The promised package finally showed up a few weeks later. My girlfriend at the time was visiting from New York and was a little taken aback by how all my attention suddenly shifted to what had just come in the mail. I ripped through the cardboard and pulled out Pieces, the album with the now infamous track. It looked nothing like what I’d expected — a white jacket with a painting of a horse under a tree (which I later found out Matt painted himself) . His second LP, Matt the Cat, a black LP with a big white drawing of a cat’s face (still sealed!) was also enclosed as was the 45 — the latter having cover art of a picture of Matt as a baby. It was so surreal, sort of, to have looked for that music for so long and to then be holding an actual copy, about to listen to it, in my bedroom, just under two years after originally being introduced. It was like going on a blind date.
Now I definitely had hopes and assumptions as to what the music was going to be like, but those were just hopes. There was the chance that the music could have sucked — a lot. Such had certainly been the case before. You hear some tune off a really rare album, finally hear the record in its entirety, and its garbage. Well, I’m sitting here writing about the record five years later — so suffice it to say, it didn’t disappoint.
The music was exactly what I had wanted it to be — sort of like late ’70s Paul Simon meets Steely Dan, but way more minimal and jazzed out — you could hate both Paul Simon and Steely Dan and still like this. I know, weird. From the first guitar notes of “Rendezvous,” to the moody and somewhat eerie intro of “Heaven” (and the ridiculous groove) to the sadness and masterful drumming and feel of “Ecoutez Moi,” I knew I had struck gold, and that, I now owned my most prized record.
It didn’t stop there though. Now that I could record “In My Life” to a much better quality, I sent Kon a newer rip of it, which came just in time as he had decided to showcase it as the star track on his forthcoming compilation The Kings of Diggin’
that he and Amir had done with Japan’s most famous collector, DJ Muro, for the BBE label. I put Matt and Kon in touch so they could chat and clear the tune. They also became friends and Matt sent him the same three pieces he sent me, and happily cleared the track, completely stunned that yet another chapter was unfolding with his music after 30 years.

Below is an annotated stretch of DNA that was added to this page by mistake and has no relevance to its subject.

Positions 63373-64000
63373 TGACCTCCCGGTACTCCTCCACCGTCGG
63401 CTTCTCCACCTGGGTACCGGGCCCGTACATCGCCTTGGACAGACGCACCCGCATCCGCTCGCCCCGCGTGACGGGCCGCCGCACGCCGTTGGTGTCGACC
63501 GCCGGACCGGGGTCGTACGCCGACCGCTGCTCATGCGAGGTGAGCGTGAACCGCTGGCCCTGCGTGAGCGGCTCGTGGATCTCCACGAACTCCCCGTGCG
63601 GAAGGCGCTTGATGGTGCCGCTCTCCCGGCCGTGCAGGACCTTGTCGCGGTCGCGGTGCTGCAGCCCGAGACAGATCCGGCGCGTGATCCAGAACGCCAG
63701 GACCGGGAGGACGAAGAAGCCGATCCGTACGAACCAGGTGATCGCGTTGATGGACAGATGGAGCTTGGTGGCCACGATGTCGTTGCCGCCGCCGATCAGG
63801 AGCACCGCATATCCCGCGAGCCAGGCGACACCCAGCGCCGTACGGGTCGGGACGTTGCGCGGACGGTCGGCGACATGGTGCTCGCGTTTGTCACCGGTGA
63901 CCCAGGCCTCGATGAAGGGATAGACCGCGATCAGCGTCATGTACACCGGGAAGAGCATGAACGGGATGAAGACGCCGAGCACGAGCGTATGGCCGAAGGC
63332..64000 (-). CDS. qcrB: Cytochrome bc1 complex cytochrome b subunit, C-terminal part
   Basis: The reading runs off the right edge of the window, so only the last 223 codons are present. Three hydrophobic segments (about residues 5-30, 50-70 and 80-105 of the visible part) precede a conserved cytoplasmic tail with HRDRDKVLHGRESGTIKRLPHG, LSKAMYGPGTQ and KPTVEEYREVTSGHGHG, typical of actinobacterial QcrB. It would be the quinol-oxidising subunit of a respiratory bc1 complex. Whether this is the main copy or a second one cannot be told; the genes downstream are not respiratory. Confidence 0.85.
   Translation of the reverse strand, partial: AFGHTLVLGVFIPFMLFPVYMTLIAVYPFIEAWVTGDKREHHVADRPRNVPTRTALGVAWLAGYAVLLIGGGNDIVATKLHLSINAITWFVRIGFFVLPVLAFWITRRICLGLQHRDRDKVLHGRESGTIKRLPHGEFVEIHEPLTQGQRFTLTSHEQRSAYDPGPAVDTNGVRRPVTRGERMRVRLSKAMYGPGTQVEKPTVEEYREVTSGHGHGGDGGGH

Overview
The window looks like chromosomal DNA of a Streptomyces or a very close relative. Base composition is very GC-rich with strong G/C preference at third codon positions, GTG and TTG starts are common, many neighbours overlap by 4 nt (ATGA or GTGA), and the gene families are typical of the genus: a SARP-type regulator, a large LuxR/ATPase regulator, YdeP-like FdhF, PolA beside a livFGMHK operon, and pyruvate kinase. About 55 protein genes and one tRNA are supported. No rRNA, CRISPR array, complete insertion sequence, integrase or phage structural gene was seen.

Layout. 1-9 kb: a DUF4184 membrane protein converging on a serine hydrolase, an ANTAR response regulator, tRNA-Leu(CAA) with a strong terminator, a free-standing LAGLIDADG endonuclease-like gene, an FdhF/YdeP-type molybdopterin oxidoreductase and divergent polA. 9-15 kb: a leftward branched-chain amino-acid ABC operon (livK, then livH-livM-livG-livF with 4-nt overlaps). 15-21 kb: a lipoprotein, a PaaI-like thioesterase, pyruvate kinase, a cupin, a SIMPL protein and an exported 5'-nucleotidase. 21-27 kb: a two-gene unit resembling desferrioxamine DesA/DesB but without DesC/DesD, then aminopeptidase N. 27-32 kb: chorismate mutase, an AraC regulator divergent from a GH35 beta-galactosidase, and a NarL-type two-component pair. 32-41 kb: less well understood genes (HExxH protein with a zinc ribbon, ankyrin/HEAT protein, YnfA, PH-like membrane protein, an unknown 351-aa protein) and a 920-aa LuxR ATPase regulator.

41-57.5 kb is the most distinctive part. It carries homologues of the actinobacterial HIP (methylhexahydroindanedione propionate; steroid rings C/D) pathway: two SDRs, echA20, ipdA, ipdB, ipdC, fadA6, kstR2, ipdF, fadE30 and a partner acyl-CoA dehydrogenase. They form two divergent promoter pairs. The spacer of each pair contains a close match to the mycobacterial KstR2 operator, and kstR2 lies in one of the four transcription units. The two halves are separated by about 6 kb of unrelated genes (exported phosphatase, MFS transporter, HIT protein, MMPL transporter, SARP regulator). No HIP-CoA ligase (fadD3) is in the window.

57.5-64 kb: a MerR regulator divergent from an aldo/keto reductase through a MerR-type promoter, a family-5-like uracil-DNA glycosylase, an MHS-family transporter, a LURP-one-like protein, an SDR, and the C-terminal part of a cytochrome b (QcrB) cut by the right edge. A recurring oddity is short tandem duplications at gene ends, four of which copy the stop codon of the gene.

After The Kings Of Diggin’ was finally released, the track was everywhere and Matthew Larkin Cassell’s Pieces became an EXTREMELY sought after LP. Six months following the release of The Kings of Diggin’, a copy of Pieces made its way on to ebay and sold for $1,700. Another then sold for $1,300 shortly thereafter. Copies of the second LP, Matt the Cat, then started popping up on the auction site as well and would go for $750.00. The 45 still hasn’t found its way up on “the bay”, far as I know, but I’m expecting it to.
Fast-forward to a year and a half after all this, both Pieces and Matt The Cat had just been re-released in Japan by the label P-Vine (!!!) and Matt couldn’t be happier. His music, 30+ years after the fact, was being heard all over the world through the internet and had been officially released (for pay!) all the way across the world. I was pretty thrilled myself, what with people from all over getting to experience that same feeling I felt on that very first listen.
Then, about a year ago, shortly after the P-Vine release, during an online chat with Kon, he mentioned to me that LA based producer/fellow record enthusiast Madlib had sampled “Heaven”, a tune off Pieces, for a track from his Madvillian project with MF Doom. I found the track “3.214” online and took a listen and loved what he’d done with Matt’s work, slowing it down and meshing together some of the various ethereal elements of the song that make it such a standout on the LP.
I quickly passed it along to Matt who was thrilled to hear that his music was reaching more and more people, especially other musicians who loved his material so much that they wanted to in turn sample it within their own work. He did also wonder, though, if there could perchance be a small amount of money he could stand to earn from the usage.
So, I put him in touch with Eothen “Egon” Alapatt, the general manager of the highly respected Stones Throw Records (who released the Madvillian project), and what ended up happening is why I write this today. It turns out that Madlib had no idea where the source material came from, so they didn’t know to whom the credit belonged. But, instead of settling it the traditional way, Egon had an even better idea: “Why don’t we just release your whole catalog in one collection?”
And so, this very past Tuesday, the 18th of May, 30 years after Matt recorded his now infamous Pieces LP, Stones Throw has released Matthew Larkin Cassell: The Complete Works , domestically and internationally on CD, vinyl, and for download. The collection contains all his music from 1976 – 1982, has all been fully re-mastered and is presented in a package containing old pictures, a full interview, and a few anecdotes.
And Matt — well he’s in awe. He just couldn’t be happier — so much so that, 28 years after last recording, he has made his way back into the studio, recording a few new tracks and pressing up one-hundred 12″ singles of two of them. Even those have found their way into the ebay market place, selling for $50.00 plus. Just three weeks ago, he even played a gig in San Francisco – his first since the early 80s.
And for me — I’m just so honored to have played a small part in this rare chain of events – and thrilled that people are getting to hear this music I’ve grown to love so much.
It’s sort of crazy, right? Pretty amazing what can stem from one guy sharing a simple MP3 with another.